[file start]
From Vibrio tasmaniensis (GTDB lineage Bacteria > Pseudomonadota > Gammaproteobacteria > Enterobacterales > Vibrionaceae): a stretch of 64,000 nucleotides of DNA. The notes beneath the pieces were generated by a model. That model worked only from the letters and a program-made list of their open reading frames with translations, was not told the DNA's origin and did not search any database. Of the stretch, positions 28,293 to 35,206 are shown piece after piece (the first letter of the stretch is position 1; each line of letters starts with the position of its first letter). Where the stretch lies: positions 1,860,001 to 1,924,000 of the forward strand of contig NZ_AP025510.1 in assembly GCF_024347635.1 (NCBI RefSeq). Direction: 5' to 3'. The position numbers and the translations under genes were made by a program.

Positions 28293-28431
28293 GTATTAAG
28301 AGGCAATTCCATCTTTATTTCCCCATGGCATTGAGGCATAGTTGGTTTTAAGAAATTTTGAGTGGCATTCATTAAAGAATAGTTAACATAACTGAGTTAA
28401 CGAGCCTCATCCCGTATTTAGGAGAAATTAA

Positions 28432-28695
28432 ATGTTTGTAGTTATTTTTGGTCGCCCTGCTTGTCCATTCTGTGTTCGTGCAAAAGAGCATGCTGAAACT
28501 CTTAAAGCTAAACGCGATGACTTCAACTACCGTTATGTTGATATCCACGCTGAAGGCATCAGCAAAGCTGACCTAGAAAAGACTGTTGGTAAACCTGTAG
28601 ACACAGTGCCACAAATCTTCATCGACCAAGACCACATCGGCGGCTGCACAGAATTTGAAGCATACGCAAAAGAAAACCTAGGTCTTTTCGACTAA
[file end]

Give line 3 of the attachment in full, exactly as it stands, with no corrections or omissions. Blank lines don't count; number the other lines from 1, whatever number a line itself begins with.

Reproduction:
28293 GTATTAAG